Character Arc

The character arc is the name given to the personal growth experienced by the protagonist during the course of the story.

At its heart every story is about character growth, and the plot and conflict are really just the vessel to both cause that growth and observe it.

It could be argued that the dramatic question is only superficially about the plot. In reality it’s asking, Will the character grow and develop enough in order to solve her challenges?

This growth is a gradual evolution. This is, in part, why rising action is so important, because it allows the character to grow in stages. It would be improbable and unsatisfying for the reader if the character were to leap in an instant from, to use a cliché, zero to hero.

The character’s growth and development doesn’t always come easily either. In most stories the protagonist didn’t choose the challenges, and didn’t choose to have his life change. So this growth is often protesting and screaming, metaphorically at least, and perhaps literally too. But the character cannot give up (you as the writer make sure he can’t give up, by creating a crucible), and the birth of the new evolved character is often painful.

If you think about it, change isn’t easy for any of us. It’s part of the human condition to want to stay the same. Your characters are no different. And your readers will empathise with this dilemma, and it’s part of what’ll keep them reading.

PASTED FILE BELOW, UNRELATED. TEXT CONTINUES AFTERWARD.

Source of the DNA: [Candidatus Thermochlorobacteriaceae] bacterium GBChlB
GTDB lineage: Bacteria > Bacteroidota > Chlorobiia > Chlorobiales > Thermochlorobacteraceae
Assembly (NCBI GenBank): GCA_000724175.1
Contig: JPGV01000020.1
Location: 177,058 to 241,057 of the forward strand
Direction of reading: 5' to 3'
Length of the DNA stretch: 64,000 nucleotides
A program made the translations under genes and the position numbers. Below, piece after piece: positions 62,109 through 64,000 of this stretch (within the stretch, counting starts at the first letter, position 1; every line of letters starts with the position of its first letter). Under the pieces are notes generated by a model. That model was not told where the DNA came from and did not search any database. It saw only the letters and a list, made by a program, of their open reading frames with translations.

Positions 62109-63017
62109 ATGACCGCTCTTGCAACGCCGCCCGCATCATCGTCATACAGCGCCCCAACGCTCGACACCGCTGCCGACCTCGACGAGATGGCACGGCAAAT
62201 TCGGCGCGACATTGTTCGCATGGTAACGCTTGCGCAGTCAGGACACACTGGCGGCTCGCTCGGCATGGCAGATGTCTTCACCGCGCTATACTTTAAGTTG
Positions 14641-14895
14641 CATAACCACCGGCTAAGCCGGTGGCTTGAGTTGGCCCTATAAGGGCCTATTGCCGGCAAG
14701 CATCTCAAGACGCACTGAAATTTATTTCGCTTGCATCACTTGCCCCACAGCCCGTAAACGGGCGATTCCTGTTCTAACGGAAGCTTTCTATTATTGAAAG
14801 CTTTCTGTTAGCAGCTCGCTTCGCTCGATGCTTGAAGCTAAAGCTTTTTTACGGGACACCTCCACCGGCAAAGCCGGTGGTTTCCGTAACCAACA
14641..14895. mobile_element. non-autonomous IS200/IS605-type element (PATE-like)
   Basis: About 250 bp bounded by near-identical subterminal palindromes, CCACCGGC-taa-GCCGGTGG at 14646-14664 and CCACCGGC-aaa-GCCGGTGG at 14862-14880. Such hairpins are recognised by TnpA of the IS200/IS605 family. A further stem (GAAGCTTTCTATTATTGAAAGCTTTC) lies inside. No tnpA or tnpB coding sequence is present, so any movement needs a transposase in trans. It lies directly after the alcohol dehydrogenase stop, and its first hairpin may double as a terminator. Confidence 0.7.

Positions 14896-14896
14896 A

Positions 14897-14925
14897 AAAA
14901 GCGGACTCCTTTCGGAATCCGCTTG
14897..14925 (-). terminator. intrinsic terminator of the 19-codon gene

The character arc is the journey from incompetence to competence, from fear to courage, from powerlessness to power, from callousness to empathy. It can involve the character beginning the story with a certain set of beliefs, and having those beliefs challenged and ultimately changed by the events of the story. Or, indeed, having those beliefs validated by the events of the story – in this case the growth is an increase in steadfastness.

A very good example of character arc is in the film Phone Booth, starring Colin Farrell. He does a terrific job portraying the changing and development of the character during the story challenge – which he most assuredly does not choose. I absolutely recommend this film with a view to watching it analytically to observe the protagonist’s evolution. It’s very well done indeed.

Also, Scarlett O’Hara in Gone With The Wind has a very pronounced character arc. She begins the story as a flighty young girl, and ends as a strong and determined woman.

When you’re writing, it’s good to start with a flawed character, because this leaves plenty of room for growth. It’s especially satisfying if it’s this flaw which gets the character into the situation which forms the story conflict, and then has to grow beyond that flaw to solve the problem.

You can have stories in which there’s no character arc – the James Bond series and the Indiana Jones series spring to mind – but they are more one-dimensional, and require lots of bang and special effects to keep our interest.

I promise you that no agent or publisher ever turned down a novel or screenplay because it has a too well-defined and well-portrayed character arc.

Fiction Writers’ Mentor